Roses have been eaten and used as a seasoning since ancient times. Should this not be discussed? — Preceding unsigned comment added by (talk) 17:22, 25 March 2012 (UTC) (Moved to end of discussion by Imc (talk) 19:48, 25 March 2012 (UTC).

If there are any reliable references for this, then certainly it can be added. Can you suggest any? Imc (talk) 19:50, 25 March 2012 (UTC)
Could links to grocery shops be used as references for this, for example for Rose Petal Jam - or perhaps a link to Thorntons for Rose Creams?Anonymous watcher (talk) 17:47, 2 May 2012 (UTC)
I've added material on this in a Food and Drink section, and subsumed the use of rose hips section into it. Needs some more references (as do other parts of the article also).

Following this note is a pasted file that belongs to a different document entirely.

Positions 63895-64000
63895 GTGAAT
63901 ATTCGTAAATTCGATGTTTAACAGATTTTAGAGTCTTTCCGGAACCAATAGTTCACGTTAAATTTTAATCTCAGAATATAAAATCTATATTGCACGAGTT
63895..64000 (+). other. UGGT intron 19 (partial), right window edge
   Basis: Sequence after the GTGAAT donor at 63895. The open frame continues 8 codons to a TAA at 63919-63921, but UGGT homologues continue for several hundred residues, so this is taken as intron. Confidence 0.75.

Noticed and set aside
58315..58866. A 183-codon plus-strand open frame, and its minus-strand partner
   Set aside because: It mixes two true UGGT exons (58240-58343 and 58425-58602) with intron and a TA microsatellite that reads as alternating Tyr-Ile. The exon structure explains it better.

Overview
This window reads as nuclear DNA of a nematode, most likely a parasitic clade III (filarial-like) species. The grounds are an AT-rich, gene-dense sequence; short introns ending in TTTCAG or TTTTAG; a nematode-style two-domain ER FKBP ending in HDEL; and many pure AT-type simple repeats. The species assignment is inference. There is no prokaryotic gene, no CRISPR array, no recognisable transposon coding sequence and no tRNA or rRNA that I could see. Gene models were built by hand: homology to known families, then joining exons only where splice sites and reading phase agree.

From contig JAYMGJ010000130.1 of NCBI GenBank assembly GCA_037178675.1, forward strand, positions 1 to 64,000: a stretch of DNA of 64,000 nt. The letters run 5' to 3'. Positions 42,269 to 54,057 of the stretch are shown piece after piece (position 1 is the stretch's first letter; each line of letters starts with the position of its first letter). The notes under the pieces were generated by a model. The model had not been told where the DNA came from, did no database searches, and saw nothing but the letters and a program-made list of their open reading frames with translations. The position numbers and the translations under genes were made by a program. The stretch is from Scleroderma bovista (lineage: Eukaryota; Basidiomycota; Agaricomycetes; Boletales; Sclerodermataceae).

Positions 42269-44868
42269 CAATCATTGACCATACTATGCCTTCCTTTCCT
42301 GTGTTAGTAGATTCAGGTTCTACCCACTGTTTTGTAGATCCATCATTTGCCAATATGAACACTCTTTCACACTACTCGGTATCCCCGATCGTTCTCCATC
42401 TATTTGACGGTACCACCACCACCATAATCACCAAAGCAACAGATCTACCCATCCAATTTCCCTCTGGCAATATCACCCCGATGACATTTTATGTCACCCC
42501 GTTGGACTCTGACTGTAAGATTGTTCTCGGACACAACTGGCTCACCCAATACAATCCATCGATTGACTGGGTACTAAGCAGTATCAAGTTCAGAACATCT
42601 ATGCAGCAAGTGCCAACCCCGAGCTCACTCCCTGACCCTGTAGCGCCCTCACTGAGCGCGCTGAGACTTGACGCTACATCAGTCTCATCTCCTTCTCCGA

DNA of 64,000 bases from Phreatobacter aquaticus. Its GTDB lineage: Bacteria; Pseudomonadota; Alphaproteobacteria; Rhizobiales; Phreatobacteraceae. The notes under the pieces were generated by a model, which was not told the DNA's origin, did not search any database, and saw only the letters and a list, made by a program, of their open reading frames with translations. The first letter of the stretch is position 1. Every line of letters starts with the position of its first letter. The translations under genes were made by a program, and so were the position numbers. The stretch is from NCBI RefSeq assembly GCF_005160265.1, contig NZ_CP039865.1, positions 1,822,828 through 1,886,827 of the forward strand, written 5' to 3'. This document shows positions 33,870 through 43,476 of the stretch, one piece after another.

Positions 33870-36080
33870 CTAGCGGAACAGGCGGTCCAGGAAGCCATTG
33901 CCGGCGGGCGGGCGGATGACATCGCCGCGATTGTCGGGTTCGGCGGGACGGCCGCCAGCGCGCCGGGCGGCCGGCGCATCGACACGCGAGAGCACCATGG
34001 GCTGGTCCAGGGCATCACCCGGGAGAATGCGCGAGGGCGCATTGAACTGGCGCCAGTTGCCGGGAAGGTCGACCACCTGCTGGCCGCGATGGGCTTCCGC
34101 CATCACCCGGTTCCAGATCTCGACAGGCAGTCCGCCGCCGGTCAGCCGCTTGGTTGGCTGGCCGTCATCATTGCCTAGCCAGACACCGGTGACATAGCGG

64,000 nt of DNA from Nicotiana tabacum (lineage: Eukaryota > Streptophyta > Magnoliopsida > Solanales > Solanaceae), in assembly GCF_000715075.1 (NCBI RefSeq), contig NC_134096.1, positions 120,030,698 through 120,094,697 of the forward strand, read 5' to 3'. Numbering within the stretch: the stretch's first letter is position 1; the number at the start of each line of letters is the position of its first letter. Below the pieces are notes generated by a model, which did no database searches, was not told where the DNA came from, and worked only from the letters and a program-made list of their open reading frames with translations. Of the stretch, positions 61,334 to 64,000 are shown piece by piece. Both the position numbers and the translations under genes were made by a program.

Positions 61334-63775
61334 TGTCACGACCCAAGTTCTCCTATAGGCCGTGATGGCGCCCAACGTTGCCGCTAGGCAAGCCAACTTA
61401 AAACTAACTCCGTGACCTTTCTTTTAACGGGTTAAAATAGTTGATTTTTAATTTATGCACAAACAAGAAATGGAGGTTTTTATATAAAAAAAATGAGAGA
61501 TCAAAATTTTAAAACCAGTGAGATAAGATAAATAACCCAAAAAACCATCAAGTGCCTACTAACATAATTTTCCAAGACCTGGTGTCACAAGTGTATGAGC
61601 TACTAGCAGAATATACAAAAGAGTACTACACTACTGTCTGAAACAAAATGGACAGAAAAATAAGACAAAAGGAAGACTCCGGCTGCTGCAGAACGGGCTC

I have attempted to make this section more extensive and accurate, but my edits are being reverted with "inappropriate primary reference" used as the reason and replaced by text with no source at all. My text said "Rose water can be purchased from some supermarkets for use as a flavouring in cooking", and I linked to an example of this product in an online supermarket as a source. This has been replaced by "Rose water, made as a byproduct of rose oil production, is widely used in Asian and Middle Eastern cuisine." I feel that this sentence strongly implies that Rose water or rose flavouring is only widely used in Asian and Middle Eastern cuisine.
The article should reflect the fact that rose water is a fairly generic cooking ingredient easily found in shops in many countries around the world. What sort of reference is usually used for this kind of information? Additionally, I also used links to the website of shops as the references for Rose Creams in the same section, so presumably these also need to be changed?Anonymous watcher (talk) 20:57, 4 June 2012 (UTC)